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The Head and the Heart Bliss Out on Harmony-Soaked Debut

Seattle six-piece poised to break out at Bonnaroo. Watch out Mumford & Sons!

May 12, 2011 3:45 PM ET
The Head and the Heart Bliss Out on Harmony-Soaked Debut

Click to listen to the Head and the Heart's self-titled album

To understand the overwhelming optimism of Seattle folk-rock band the Head and the Heart, just look at how they conquered Boise, Idaho. After their gorgeous, harmony-fueled ballads failed to win over a nightclub crowd, the six-piece set up at a nearby pizza place and played acoustically into the wee hours. The following morning, they played for free again at a farmers market.

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Their next Boise show a few weeks later was packed. "Some people were from the club, some from the pizza place, others from the market," says singer-guitarist Josiah Johnson, who writes most of the songs with co-founder Jon Russell. And though they're big enough for a prime slot at this summer's Bonnaroo, this month they'll be back at the pizza place after another Boise gig. "They give us free pizza!" says violinist-singer Charity Thielen.

This article appears in the May 26, 2011 issue of Rolling Stone. The issue is available now on newsstands and will appear in the online archive May 13.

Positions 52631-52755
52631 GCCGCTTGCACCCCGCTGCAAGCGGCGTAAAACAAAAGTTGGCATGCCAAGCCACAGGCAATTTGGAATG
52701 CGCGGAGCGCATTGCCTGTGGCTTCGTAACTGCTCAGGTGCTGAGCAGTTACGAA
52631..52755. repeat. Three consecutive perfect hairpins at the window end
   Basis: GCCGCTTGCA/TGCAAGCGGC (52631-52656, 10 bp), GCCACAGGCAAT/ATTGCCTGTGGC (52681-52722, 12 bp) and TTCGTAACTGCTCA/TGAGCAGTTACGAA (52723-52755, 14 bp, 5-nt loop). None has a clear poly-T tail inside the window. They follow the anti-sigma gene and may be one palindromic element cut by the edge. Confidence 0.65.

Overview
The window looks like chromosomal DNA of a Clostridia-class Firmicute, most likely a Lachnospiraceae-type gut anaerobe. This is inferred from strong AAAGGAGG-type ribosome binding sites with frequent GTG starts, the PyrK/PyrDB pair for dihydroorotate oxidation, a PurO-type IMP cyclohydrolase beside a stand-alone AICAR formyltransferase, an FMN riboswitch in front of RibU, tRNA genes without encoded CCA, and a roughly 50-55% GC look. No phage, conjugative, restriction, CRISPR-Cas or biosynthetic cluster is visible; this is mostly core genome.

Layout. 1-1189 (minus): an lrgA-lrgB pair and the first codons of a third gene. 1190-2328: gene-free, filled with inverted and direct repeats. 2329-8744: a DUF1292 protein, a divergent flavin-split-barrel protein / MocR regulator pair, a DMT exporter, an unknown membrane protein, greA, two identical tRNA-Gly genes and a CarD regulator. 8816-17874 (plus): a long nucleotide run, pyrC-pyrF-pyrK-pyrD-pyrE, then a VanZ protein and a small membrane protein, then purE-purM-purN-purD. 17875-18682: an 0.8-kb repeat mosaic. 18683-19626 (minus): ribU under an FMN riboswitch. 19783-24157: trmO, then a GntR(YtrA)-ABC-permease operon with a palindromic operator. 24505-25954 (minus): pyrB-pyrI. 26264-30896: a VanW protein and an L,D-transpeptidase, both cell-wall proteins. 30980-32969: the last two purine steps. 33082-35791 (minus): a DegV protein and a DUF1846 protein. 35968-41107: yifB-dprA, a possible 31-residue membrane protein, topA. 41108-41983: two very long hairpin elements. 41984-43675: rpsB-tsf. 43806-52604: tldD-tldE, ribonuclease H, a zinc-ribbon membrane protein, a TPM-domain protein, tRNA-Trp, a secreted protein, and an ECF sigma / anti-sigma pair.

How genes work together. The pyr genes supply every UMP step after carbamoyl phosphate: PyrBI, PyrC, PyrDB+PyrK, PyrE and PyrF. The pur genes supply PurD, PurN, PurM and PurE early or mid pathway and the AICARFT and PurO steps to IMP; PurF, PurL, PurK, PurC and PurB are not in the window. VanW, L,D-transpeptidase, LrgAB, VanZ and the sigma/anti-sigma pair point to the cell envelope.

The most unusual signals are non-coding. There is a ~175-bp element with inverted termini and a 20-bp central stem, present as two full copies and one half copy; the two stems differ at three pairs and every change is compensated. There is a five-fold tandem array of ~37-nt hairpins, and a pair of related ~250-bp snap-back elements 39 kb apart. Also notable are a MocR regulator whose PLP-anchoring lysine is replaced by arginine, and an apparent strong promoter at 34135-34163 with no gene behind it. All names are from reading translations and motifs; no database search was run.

In the past year, the band has played 200 shows and sold 30,000 copies of its debut LP, which Sub Pop rereleased this spring. But Thielen still lives with her parents, who constantly post on the group's Facebook page. "We are a very uncool band," Russell says.

He and Johnson moved to Seattle and met at an open-mic night in 2009. All the band members are in their early- to mid-twenties, and four of them lived together while they were making the record. "The neighbors hated us," says Johnson.

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So they began to rehearse at the piano room of the Seattle Public Library. "'Down in the Valley' was written and composed in that library," says Russell of their breakout tune. "Then the librarians told us, 'We enjoy the harmony, but you're really loud.' They finally kicked us out."

And while the dreamy folk pop on their debut has moments of melancholy, they are way more into positivity. "If there is such a thing as a neo-folk movement happening now," Johnson says, "it's simply a reflection of the fact that music had become so negative, bands decided to go in a different direction. We are shamelessly happy."

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